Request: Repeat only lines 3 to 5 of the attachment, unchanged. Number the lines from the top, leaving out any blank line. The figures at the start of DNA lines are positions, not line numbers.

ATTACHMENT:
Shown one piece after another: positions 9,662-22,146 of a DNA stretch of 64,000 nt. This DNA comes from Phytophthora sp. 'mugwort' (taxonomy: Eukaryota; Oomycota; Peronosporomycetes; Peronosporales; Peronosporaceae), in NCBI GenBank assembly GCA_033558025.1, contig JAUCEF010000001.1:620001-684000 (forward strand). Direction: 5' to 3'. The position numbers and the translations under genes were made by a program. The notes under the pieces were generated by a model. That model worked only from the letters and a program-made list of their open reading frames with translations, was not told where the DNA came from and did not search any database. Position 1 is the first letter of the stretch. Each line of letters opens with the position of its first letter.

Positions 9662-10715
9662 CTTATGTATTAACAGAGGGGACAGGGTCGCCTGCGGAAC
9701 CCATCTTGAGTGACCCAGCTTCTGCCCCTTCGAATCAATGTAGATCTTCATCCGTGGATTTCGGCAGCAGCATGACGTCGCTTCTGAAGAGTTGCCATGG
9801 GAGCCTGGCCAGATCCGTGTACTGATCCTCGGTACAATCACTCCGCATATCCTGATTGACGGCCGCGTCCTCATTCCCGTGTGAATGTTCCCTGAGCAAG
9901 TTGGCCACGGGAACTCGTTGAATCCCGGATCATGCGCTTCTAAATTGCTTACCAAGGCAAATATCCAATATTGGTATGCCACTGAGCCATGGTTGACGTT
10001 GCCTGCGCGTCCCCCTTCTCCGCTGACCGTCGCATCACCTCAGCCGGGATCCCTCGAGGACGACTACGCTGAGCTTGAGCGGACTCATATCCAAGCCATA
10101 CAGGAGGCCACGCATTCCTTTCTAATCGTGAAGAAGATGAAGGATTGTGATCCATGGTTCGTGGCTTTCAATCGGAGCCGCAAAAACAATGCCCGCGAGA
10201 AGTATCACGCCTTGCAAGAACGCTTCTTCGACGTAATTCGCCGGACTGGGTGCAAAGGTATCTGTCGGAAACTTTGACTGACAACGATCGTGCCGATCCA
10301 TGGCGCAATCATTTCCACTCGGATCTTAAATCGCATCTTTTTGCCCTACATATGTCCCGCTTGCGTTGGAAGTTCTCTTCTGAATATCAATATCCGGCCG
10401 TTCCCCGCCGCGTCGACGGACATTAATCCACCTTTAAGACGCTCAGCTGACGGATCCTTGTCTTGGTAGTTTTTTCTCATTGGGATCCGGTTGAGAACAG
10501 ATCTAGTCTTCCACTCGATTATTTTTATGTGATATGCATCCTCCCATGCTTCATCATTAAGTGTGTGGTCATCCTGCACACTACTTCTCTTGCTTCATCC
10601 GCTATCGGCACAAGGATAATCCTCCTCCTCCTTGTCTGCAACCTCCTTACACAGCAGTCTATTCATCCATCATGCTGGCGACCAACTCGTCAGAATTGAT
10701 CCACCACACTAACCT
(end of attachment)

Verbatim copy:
9662 CTTATGTATTAACAGAGGGGACAGGGTCGCCTGCGGAAC
9701 CCATCTTGAGTGACCCAGCTTCTGCCCCTTCGAATCAATGTAGATCTTCATCCGTGGATTTCGGCAGCAGCATGACGTCGCTTCTGAAGAGTTGCCATGG
9801 GAGCCTGGCCAGATCCGTGTACTGATCCTCGGTACAATCACTCCGCATATCCTGATTGACGGCCGCGTCCTCATTCCCGTGTGAATGTTCCCTGAGCAAG